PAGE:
Energy Systems Laboratory
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History

1983

Proposal submitted by three Texas A&M Mechanical Engineering faculty members – Drs. W. Dan Turner, William E. Murphy, and Dennis L. O’Neal – to Center for Energy and Mineral Resources. Proposal calls for Energy Management Conference, and is subsequently funded.

1984

First annual “Symposium of Efficient utilization of Energy in Residential and Commercial Buildings”, which became the “Hot and Humid Conference”, takes place on A&M’s campus. Turner, Murphy, and O’Neal become known as the Energy Management Group within the Mechanical Engineering department.

The Energy Management Group secures funding from the Texas Public Utilities Commission for a state energy study. The study recommends that agencies be allowed to take their own natural gas “in-kind” or to purchase gas from state owned lands, which lowers their price. Study is renewed for several years; framework is laid for Texas LoanSTAR program in 1989.

The Fan Test Laboratory, on the Riverside Campus, is turned over to the Energy Management Group. Texas A&M Engineering Experiment Station (TEES) provides funding to upgrade the lab and expand its research capabilities.

1985

Energy Management Group changes name to Energy Systems Laboratory (ESL). The ESL lands its very first contract with Texas Governor’s Energy Office, and performs work for its energy efficiency program and cost containment program. ESL works with engineering contractors to perform energy audits, and review their reports.

Construction on psychometric facilities at Fan Test Laboratory begins.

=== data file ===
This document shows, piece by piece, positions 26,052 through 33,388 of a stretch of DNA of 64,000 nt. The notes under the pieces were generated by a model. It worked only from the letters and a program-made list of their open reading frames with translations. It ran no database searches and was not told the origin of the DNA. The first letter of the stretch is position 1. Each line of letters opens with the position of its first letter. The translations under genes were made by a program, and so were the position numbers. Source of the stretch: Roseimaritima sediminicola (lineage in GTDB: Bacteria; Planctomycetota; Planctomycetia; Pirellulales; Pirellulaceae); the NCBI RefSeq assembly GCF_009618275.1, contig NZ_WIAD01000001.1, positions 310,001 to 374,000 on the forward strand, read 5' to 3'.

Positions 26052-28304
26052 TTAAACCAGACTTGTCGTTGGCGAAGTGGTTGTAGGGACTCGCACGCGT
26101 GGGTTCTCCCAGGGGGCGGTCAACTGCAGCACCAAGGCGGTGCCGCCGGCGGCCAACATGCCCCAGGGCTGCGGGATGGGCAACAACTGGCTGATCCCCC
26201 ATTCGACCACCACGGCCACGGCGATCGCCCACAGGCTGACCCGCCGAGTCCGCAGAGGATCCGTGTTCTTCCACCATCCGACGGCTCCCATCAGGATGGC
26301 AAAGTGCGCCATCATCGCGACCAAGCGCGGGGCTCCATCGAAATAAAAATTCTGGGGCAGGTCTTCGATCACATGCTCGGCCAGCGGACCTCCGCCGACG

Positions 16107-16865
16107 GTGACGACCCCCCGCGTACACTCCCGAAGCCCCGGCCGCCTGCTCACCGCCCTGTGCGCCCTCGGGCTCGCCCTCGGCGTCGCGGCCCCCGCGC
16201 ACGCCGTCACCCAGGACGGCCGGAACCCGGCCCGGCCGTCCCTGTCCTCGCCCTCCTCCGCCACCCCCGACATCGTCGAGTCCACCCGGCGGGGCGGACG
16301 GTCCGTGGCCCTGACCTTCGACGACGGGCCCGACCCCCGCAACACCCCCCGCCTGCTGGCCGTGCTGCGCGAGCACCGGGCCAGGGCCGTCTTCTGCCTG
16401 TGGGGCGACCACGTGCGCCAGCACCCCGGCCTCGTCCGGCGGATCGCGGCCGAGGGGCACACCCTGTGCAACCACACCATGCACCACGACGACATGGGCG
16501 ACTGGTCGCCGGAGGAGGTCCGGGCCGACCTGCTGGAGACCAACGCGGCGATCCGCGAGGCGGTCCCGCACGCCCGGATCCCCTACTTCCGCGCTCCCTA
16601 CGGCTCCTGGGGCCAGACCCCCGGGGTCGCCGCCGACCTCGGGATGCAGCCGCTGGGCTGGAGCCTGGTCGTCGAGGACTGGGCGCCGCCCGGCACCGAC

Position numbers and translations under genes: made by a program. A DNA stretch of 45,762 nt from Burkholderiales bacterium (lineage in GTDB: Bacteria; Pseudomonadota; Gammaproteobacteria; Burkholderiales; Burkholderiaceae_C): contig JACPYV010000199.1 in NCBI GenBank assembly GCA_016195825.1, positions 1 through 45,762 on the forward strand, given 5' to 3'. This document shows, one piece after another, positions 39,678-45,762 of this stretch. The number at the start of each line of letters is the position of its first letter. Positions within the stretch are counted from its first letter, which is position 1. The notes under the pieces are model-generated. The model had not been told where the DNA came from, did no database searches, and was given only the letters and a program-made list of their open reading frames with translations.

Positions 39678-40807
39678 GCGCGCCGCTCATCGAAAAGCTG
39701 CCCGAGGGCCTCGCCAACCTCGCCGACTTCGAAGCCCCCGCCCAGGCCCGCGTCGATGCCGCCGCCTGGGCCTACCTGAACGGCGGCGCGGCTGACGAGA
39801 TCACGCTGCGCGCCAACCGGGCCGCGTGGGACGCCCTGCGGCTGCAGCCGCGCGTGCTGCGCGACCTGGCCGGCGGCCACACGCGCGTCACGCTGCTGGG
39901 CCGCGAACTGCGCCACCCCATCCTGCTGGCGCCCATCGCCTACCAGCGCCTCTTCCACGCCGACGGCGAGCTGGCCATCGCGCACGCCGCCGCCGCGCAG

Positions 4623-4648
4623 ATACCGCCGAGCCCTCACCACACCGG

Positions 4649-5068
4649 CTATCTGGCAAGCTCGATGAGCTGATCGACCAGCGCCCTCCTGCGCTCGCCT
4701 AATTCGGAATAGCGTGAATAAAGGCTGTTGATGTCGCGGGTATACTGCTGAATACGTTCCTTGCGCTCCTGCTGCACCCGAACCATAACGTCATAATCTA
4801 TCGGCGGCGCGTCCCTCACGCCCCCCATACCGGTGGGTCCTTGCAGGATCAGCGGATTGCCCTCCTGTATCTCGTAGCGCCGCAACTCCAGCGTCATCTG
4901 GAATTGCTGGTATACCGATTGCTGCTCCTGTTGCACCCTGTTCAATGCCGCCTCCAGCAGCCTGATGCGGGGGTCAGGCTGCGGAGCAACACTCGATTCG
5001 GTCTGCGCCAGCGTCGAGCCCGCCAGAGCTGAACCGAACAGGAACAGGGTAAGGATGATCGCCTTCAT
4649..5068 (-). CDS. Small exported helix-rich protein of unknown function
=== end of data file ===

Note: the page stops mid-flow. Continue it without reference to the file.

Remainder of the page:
1986

Drs. Warren M. Heffington and David E. Claridge join the ESL.

The Industrial Assessment Center (IAC) is founded.

1989

The ESL approaches over $1 million in contracts.

The ESL partners with the Texas LoanSTAR Program as its measurement and verification contractor. Over the next decade, the lab develops analysis techniques and determines the savings in over 300 building AVAC retrofits in the LoanSTAR Program.

1992

The Continuous Commissioning® (CC® ) process is established.

1995

One of the first major CC® clients, Texas A&M University grants $1 million to the ESL to perform measurement and verification in major buildings on campus.

2001

Texas Emissions Reductions Plan (TERP) is launched by Dr. Charles Culp, Mr. Bahman Yazdani and Dr. Jeff Haberl as a component of Senate Bill 5. The ESL is tasked with:

  • determining and reporting energy savings and creditable NOX emissions reductions resulting from energy efficiency and renewable energy programs within the state;
  • providing training on implementing energy efficiency standards;
  • determining the impact of proposed code changes.

2010

ESL celebrates its 25th Anniversary.